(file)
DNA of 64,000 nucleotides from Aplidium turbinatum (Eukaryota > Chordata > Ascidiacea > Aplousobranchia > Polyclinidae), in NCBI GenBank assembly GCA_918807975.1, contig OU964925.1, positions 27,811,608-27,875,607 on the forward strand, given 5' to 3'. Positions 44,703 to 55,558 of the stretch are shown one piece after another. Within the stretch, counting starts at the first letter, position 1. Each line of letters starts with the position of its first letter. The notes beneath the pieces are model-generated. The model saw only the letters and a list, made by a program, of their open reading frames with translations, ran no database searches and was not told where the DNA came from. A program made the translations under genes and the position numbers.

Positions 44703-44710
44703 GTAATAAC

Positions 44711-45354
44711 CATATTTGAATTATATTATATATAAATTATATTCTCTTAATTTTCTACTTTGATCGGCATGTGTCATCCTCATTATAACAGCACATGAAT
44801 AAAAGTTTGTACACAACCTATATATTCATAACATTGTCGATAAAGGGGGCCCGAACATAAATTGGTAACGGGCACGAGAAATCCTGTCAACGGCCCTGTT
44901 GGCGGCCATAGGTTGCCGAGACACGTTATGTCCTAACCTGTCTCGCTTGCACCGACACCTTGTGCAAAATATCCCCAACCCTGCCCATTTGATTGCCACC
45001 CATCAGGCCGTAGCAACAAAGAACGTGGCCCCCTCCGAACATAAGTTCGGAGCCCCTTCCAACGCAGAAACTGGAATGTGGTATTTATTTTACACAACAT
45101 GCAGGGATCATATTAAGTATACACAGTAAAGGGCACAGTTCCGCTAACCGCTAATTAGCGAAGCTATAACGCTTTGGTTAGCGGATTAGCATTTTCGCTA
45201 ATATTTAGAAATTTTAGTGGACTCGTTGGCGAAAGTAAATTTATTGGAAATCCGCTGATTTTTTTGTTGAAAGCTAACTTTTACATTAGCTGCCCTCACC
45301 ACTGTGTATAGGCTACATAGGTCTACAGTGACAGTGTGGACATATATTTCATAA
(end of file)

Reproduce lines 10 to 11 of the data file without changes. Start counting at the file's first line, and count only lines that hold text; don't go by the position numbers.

45201 ATATTTAGAAATTTTAGTGGACTCGTTGGCGAAAGTAAATTTATTGGAAATCCGCTGATTTTTTTGTTGAAAGCTAACTTTTACATTAGCTGCCCTCACC
45301 ACTGTGTATAGGCTACATAGGTCTACAGTGACAGTGTGGACATATATTTCATAA